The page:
additional year, or elect to receive the balance in 20, 40 or 60 quarterly installments. In the event of an unforeseen emergency (which includes a sudden and unexpected illness or accident of the participant or a dependent, a loss of the participant’s property due to casualty or other extraordinary and unforeseeable circumstance beyond the participant’s control), the participant may request early payment of his or her account balance, subject to approval.

 

The following table provides information (in dollars) concerning contributions to the Deferred Compensation Plan in 2016 by the participating Named Executive Officers, the Company’s matching contributions, 2016 earnings, aggregate withdrawals and distributions and account balances at year end:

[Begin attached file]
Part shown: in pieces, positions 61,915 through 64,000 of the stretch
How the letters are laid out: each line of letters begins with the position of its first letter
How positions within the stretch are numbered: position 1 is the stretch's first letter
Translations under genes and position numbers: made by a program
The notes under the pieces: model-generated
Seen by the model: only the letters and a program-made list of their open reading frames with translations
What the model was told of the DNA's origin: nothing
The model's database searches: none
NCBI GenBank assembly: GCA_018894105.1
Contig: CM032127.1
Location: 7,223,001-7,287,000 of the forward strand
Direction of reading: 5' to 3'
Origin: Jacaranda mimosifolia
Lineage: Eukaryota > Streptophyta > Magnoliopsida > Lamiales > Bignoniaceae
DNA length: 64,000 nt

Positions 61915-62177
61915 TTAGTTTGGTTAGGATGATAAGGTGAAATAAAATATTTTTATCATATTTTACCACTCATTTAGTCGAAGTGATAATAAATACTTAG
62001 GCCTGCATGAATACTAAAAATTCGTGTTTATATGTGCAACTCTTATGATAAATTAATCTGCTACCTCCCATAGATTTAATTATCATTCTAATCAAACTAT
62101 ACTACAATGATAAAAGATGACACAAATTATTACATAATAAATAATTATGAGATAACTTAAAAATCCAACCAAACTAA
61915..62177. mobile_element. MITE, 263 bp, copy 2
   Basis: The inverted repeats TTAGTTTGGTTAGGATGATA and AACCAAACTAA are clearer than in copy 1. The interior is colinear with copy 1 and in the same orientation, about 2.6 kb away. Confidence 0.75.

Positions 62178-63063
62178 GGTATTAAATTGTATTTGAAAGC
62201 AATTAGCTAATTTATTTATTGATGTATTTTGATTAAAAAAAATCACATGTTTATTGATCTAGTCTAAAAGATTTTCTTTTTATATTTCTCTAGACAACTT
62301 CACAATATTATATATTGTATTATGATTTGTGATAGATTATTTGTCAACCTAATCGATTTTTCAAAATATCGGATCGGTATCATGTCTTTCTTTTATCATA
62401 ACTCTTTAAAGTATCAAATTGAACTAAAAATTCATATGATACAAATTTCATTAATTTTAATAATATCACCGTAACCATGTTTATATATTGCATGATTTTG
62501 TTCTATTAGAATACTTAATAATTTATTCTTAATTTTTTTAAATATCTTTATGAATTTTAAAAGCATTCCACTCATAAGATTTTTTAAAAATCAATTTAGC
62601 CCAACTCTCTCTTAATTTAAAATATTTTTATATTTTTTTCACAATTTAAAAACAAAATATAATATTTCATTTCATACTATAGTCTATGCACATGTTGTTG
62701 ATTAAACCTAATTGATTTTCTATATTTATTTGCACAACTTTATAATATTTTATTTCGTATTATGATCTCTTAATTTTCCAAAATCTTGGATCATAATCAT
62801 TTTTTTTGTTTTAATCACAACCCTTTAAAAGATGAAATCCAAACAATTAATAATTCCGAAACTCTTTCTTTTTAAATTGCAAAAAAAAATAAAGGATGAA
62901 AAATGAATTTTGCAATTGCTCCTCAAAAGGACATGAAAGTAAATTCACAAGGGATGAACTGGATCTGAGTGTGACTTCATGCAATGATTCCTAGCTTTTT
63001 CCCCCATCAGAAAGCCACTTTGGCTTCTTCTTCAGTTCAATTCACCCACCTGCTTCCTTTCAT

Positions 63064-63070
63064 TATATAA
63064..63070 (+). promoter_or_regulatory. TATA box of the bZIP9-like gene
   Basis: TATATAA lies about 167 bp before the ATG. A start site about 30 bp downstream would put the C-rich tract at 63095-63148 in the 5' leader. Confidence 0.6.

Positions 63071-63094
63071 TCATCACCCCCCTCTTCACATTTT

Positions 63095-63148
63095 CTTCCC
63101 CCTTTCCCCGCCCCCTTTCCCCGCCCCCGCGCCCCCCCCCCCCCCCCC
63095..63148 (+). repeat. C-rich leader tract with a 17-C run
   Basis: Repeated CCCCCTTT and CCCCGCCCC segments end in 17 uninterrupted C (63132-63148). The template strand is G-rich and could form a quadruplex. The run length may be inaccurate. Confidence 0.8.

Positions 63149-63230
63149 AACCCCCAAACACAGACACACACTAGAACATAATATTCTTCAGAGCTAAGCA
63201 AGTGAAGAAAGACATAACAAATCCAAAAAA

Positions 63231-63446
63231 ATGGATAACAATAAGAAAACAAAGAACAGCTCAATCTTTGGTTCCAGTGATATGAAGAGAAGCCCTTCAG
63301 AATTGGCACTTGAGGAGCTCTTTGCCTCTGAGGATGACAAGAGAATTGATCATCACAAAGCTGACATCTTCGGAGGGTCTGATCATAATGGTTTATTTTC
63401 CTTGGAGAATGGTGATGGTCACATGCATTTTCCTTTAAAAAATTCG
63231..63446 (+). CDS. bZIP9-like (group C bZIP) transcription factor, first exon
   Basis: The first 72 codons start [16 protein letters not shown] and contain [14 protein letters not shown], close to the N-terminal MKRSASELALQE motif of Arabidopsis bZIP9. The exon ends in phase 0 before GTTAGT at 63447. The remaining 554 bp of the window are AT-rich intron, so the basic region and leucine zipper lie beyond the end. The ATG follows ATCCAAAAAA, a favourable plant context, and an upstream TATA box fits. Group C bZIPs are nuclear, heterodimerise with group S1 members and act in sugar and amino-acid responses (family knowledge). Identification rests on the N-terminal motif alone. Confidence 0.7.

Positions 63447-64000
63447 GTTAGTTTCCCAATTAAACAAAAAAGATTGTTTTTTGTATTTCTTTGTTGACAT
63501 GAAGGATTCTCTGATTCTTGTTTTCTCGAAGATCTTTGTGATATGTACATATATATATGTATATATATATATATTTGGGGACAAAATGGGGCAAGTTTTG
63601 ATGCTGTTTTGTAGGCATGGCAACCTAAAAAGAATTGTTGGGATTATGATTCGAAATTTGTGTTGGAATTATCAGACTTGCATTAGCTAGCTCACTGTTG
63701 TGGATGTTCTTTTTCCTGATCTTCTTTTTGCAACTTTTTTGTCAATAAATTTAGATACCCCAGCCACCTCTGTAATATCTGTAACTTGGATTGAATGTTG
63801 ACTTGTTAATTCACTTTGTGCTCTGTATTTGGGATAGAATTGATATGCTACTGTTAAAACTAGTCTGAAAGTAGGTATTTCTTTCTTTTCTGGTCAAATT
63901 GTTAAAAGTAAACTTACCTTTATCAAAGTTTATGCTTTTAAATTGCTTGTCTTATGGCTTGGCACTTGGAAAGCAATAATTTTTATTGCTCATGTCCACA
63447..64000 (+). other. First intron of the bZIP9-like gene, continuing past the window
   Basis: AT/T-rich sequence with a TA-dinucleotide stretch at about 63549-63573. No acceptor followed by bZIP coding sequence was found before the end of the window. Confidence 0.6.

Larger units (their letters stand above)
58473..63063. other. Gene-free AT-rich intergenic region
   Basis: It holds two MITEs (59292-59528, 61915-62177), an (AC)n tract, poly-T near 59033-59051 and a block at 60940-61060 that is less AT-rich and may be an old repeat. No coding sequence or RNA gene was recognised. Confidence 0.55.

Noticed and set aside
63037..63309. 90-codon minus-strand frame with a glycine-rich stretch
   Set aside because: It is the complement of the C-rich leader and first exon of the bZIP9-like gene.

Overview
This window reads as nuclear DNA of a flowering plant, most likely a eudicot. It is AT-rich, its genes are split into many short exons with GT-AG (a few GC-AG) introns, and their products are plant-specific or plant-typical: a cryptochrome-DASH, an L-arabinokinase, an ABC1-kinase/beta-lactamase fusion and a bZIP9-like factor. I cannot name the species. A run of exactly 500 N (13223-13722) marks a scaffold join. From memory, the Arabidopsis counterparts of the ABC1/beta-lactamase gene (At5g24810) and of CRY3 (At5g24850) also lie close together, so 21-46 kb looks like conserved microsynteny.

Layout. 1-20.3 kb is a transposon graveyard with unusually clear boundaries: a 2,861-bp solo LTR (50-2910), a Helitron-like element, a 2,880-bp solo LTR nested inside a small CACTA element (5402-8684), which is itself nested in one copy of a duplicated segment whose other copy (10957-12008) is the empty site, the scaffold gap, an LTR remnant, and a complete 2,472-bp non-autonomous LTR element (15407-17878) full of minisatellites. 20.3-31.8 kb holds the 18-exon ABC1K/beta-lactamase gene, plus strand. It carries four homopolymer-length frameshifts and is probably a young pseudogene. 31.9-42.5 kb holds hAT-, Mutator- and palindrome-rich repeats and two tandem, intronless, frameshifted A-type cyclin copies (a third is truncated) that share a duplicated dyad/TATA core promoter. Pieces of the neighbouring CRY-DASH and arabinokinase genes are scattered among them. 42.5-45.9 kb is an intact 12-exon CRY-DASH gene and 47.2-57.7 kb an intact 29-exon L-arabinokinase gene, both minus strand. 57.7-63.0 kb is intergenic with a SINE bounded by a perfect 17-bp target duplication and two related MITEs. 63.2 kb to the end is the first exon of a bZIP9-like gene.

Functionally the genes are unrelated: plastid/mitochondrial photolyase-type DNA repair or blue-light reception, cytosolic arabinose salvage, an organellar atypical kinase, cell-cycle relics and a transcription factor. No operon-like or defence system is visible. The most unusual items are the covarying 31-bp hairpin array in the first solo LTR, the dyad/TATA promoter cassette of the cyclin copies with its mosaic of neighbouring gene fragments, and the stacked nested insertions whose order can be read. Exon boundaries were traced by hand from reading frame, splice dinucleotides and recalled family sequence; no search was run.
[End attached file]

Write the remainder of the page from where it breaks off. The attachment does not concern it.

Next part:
Name

 

Executive
Contributions
in 2016 (1)

 

Company
Contributions
in 2016 (2)

 

Aggregate
Earnings
(loss) in
2016

 

Aggregate Withdrawals/
Distributions
in 2016

 

Aggregate
Balance at
12/31/16

Eugene A. Hall   84,665   75,951   59,669   170,643   606,327
Craig W. Safian   36,899   28,841   7,705     102,503
Per Anders Waern   33,626   25,674   37,905     472,648
David Godfrey   57,179   25,674   30,258     301,385
Alwyn Dawkins   39,254   25,674   33,019   198,844   258,021

 

(1)   Executive Contributions are included in the “Base Salary” and/or “Non-Equity Incentive Plan Compensation” columns in the Summary Compensation Table for the NEOs.

 

(2)   Company Contributions are included in the “All Other Compensation” column of the Summary Compensation Table, and in the “Company Match Under Non-qualified Deferred Compensation Plan” column of the Other Compensation Table for the NEOs.

 

DIRECTOR COMPENSATION

 

Compensation of Directors